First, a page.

Reds and Cubbie fans got a look at the real Justin Lehr on Wednesday night. His ball was moving like a Solid Gold dancer after a handful of diet pills. Working ahead in the count to either 21 or 22 Cub batters, Lehr was nothing short of solid gold himself last night.
He shut down, shut up, and shutout the white hot North side boys, allowing only four hits and one walk in his complete game 4-0 victory.
To say that this cat has been around the block is on par with saying "Jimi Hendrix sorta knew how to play the guitar."
For the love of baseball and everything else holy, Lehr once had his contract sold to Korea. To go half-way around the world to pitch says, well, like... he may be just a little bit determined to make it back to the bigs.
Some (cough, cough: wife, kids) may say stubborn.
He was 31 years old when he made his forgettable first big league start last week. He turned 32 on Monday. So maybe 32 is his lucky number.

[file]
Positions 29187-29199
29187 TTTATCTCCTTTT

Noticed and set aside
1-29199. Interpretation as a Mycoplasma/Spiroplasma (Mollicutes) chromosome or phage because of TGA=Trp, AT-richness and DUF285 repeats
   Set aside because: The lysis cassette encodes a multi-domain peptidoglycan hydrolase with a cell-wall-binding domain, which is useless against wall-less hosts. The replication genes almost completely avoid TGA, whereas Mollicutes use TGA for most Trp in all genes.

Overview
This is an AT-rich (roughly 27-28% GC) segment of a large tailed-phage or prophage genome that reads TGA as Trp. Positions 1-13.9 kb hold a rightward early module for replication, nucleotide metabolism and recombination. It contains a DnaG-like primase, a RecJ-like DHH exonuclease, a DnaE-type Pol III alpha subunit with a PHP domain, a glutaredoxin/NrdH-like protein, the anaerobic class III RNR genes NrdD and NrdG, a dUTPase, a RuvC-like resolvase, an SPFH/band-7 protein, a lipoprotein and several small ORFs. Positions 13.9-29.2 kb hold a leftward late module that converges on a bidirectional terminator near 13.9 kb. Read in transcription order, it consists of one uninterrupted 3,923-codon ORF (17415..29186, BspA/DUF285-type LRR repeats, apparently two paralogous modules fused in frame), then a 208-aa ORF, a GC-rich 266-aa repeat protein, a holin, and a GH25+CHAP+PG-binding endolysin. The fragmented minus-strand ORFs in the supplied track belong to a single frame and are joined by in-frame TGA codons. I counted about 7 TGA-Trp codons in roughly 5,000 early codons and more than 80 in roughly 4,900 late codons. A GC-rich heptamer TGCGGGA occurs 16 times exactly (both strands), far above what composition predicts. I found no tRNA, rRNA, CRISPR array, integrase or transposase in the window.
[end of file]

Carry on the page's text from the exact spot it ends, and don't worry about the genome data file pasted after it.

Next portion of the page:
Doubtful a number has anything to do with it.
The California native will not blow you away with heat. However, while in Korea he worked on his split finger which has turned into his out pitch.
Wednesday night he also worked a huge bender. He was changing speeds which allowed him to throw his high-80's, low-90's fastball.
Hitting the corners and down in the zone, his location was pretty close to perfect all night. Nothing short of pure brilliance, and the best start by a Reds' pitcher this season.
Lehr was proving this start after start down in Louisville, Cincinnati's AAA affiliate. He was named the International League's Pitcher of the Week three times, and along with outfielder, Drew Stubbs were the Louisville Bats representatives in the International League All-Star game.
In 12 games (11 starts) with Louisville, he posted an 8-1 record, 2.51 ERA, a minuscule 0.89 WHIP. He walked only 10 batter in 75 and one-third innings pitched.
That says that his six walk, five inning debut as a starting pitcher on July 31 was nothing more than a case of serious jitterbugs.
Of course the guy is not going to pitch shutouts every time out.
But the Reds, who are in dire need of starting pitching, have just found themselves a diamond in the rough... or rather a piece of solid gold.